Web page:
Barry Leff, "Whistleblowing: The Requirement to Report Employer Wrongdoing."
This text is a "teshuvah," a legal ruling by rabbis who serve on the Committee of Jewish Law and Standards of the Conservative movement. You will see that a question is raised--"To what extent does an employee have an obligation to report wrongdoing on the part of his or her employer?"--and then the document explores many approaches to this question in Jewish texts of the past. It also refers to more contemporary events for context to help understand the question. You do not need to concern yourself with the specifics of the Jewish texts themselves (e.g., what is the Shulkhan Arukh, who is Rabbi Landau, etc.), although you are welcome to learn about this on your own. For our purposes, just try to follow the argument made in this teshuvah in answer to the original question about reporting employer wrongdoing.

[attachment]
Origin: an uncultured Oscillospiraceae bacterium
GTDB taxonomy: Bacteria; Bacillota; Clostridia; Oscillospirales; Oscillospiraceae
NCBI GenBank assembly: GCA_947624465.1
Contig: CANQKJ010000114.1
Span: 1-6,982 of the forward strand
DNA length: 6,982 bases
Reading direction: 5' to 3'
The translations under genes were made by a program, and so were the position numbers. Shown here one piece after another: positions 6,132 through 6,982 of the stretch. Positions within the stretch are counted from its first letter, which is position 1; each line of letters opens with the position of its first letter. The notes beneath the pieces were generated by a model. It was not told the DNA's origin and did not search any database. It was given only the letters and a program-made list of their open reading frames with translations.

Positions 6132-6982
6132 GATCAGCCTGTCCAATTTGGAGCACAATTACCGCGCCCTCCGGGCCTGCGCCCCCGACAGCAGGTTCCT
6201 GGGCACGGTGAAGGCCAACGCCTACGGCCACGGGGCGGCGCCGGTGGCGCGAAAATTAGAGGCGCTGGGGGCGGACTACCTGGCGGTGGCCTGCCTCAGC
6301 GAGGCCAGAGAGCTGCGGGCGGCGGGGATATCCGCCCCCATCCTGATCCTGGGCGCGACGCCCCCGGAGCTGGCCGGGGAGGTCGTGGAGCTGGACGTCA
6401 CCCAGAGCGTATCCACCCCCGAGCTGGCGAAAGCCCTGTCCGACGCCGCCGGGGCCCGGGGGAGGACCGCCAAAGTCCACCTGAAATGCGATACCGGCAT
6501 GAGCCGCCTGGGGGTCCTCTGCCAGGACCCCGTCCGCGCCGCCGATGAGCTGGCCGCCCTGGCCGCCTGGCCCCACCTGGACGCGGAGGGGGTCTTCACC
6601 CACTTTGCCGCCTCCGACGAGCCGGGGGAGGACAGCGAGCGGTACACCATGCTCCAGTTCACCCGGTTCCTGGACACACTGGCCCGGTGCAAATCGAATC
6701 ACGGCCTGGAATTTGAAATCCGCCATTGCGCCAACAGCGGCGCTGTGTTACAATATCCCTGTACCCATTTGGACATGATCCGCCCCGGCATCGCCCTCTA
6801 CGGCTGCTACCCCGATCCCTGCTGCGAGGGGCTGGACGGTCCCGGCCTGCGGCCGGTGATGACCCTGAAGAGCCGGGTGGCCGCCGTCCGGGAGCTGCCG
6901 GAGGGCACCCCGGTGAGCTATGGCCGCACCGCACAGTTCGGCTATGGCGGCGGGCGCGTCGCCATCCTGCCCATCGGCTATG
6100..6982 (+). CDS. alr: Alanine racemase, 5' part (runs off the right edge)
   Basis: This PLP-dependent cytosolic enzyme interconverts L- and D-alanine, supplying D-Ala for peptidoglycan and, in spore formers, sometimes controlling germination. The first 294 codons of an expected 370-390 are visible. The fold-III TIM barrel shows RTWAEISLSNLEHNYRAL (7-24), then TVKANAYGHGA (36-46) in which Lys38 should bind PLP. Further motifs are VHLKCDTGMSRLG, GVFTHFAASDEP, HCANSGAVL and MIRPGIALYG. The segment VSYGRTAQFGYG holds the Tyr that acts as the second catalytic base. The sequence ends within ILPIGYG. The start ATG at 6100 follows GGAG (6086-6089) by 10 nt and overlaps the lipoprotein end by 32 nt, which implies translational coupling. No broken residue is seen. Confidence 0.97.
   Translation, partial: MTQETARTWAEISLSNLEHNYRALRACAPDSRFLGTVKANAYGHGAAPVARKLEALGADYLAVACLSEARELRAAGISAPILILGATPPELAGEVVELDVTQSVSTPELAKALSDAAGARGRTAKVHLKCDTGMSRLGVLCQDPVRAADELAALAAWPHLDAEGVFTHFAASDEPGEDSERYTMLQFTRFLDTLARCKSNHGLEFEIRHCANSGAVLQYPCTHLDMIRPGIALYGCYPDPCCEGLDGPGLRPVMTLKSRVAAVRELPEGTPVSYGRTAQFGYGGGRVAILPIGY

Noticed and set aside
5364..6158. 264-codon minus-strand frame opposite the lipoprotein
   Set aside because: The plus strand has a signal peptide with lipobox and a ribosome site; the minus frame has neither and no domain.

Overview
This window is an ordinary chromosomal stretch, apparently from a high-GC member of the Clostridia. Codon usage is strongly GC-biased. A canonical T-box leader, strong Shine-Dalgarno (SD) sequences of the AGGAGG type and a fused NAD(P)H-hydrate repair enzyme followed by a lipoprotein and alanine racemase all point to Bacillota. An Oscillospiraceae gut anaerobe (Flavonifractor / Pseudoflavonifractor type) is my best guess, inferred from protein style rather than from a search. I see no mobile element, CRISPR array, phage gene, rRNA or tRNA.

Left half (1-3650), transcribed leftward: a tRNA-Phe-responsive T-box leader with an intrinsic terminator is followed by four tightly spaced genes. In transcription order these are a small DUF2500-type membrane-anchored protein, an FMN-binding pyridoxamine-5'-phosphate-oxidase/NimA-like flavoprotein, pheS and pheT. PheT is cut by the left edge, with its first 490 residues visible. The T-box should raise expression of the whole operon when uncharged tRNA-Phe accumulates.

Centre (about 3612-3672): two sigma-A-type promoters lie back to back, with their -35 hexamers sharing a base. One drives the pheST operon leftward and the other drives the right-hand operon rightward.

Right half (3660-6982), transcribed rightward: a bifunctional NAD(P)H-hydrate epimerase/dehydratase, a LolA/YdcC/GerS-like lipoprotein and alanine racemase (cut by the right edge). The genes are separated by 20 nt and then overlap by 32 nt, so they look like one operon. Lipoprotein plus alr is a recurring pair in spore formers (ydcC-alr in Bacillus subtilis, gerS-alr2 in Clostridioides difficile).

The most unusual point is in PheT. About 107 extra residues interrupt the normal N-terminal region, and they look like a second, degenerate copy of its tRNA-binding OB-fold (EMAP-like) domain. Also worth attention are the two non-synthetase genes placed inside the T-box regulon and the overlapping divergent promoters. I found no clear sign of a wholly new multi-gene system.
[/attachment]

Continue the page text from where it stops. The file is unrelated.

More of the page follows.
Susan Pulliam, “How following orders can harm your career.” CFO.com. October 3, 2003.
Jeremy Simon, “Knowing when to blow the whistle.” Texas Enterprise, June 10, 2013.
Kirsty Matthewson, “Whistleblowing and bystander apathy: connecting ethics with social responsibility.” CSR Wire, August 7, 2012.
Ewen MacAskill, "Edward Snowden: how the spy story of the age leaked out." The Guardian, June 12, 2013.
Lorenzo Franceschi-Bicchierai, "The 10 Biggest Revelations from Edward Snowden's Leaks," Mashable, June 5, 2014.